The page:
I was just listening to a podcast where the panel speaking were mus1ing on the ability of a whale to transfer and release nitrogen into the ocean through their feces. This was a question posed, and the questioner revealed that whales do indeed release enormous amounts of nitrogen into the ocean ecosystem by way of their bowels. These speculations truly appeal to a very juvenile part of my brain. Still, it is exciting to see how animals life functions change their environment. I will not dwell on the scatological aspects of this story any further.
I do love, however, the insights I glean from listening to science-oriented podcasts, and with some patience, I am able top find ones where the podcasters are not speaking from some technical level far above my head. My main interest is neurology, and as such, find myself to be a delightful case study, about which I have much to investigate.
I remember meeting with a doctor, peering down at my file, and she asked me, "You have Tourette's Syndrome, seizure disorder, and Multiple Sclerosis? No one has this many diagnoses..." I stared back at her, shrugged my shoulders, and smiled.
My tic disorder has mellowed out in recent years; through proper medication, my seizures have stopped; the MS symptoms were ascribed to spinal trauma, and the diagnosis was discarded. But, to this day, neurology remains very exciting to me. I love listening to the Brain Science podcast, and my curiosity gets fed. The discussions I find encouraging involve the nature of nerve stimulation.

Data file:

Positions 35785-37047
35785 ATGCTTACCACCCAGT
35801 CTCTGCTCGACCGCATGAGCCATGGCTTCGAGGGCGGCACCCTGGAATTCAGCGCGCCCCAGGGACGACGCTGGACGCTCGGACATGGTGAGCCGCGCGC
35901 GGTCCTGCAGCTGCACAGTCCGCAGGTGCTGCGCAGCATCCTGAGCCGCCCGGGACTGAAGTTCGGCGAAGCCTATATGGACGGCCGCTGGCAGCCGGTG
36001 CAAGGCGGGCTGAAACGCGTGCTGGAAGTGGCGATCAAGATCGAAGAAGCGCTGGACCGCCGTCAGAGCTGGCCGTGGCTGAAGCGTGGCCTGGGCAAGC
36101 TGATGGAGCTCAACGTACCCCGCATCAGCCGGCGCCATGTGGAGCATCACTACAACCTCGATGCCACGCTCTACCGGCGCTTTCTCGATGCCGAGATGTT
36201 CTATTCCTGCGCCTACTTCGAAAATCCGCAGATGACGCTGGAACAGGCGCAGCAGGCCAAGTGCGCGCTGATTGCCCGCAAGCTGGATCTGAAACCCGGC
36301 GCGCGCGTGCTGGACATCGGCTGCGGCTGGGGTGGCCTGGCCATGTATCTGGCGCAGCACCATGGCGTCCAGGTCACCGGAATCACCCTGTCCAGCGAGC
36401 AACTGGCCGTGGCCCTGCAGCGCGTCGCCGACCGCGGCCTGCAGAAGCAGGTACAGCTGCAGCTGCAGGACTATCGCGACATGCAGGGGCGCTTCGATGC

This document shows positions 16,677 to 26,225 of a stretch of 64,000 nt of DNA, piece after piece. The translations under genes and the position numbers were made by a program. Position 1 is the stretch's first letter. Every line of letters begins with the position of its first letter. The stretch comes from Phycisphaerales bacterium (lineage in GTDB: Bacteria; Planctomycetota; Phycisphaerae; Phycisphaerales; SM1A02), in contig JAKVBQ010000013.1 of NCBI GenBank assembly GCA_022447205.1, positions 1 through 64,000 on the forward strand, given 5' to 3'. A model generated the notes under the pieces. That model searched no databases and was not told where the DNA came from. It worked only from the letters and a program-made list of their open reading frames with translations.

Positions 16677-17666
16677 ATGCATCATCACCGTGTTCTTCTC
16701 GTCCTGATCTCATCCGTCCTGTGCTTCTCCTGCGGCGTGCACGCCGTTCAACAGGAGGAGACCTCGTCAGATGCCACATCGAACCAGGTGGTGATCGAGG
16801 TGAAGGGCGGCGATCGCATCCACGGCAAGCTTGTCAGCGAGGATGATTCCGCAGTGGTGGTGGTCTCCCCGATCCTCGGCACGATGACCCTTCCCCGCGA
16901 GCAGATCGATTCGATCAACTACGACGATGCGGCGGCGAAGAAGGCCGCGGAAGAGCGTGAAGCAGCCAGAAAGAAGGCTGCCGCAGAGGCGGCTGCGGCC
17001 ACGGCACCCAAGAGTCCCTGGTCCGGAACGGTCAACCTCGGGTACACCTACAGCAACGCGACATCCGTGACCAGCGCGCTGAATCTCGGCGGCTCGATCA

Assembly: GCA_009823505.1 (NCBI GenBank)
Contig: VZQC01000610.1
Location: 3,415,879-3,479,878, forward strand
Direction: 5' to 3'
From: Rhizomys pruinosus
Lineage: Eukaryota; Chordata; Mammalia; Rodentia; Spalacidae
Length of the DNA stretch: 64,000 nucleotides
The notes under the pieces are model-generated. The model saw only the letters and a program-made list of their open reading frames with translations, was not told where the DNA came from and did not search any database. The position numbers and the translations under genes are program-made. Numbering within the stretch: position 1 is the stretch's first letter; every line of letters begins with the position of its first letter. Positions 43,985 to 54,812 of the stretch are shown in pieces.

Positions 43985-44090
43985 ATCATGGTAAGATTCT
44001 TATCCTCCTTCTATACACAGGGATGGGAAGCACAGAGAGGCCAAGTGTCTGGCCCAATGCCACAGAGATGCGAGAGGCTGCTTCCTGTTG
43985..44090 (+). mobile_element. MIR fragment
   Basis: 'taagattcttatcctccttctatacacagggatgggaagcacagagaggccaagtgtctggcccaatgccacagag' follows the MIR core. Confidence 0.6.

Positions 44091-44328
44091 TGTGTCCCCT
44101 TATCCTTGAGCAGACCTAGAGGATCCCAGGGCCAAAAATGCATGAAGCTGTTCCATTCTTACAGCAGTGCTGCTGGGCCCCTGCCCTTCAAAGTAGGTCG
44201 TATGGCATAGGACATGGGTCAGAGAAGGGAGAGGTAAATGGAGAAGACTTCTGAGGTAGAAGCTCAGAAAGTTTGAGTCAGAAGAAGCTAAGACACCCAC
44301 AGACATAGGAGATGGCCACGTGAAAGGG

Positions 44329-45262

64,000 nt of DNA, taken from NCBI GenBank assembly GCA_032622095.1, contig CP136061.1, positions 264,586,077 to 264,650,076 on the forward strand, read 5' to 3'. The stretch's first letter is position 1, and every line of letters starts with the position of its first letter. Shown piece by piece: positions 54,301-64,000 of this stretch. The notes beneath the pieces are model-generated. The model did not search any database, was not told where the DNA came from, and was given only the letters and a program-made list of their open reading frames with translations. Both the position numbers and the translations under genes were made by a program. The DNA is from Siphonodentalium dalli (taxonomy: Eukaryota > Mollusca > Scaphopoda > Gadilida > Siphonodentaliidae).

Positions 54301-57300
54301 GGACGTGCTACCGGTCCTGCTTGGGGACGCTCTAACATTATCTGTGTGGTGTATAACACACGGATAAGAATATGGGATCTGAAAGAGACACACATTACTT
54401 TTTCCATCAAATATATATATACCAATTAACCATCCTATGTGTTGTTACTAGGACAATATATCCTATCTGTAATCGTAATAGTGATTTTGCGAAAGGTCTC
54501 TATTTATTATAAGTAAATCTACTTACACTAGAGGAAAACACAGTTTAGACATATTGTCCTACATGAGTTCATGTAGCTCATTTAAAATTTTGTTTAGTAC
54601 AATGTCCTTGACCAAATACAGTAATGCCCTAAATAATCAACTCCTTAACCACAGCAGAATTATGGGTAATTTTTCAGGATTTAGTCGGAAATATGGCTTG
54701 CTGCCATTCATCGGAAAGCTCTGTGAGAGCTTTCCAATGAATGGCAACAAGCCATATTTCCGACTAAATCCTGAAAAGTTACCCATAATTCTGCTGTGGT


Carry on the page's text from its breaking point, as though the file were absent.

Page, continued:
The woman who manages my house is a quadriplegic who lost all function and sensation from her neck down. Through aggressive therapy, she regained use of her hands that she can direct her chair with the joystick, and feed herself. From her chair she directs all aspects of the house functioning.
With the house caretaker, she guides the preparation of the evening meal. She has taught several men to become competent cooks. Step by step, she instructs her caregiver to prepare an entree, all side dishes, and guides the preparation of each plate to the needs of each resident. Every few nights we run out of salsa, and we have tomatoes and jalapeño peppers roasting on a cast iron skillet, brought to the counter to have the blackened skins removed, and blended into the most flavorful salsa.
With exercise, I am gaining more use of my arms and legs. Problems I had when I moved here are diminishing. Through watching Rose, the house's manager, I am learning how to effectively direct my own care. The environment here has much to offer me. Even as my desire to live independent again grows, this house gives me many reasons to stay.
Thank you for reading.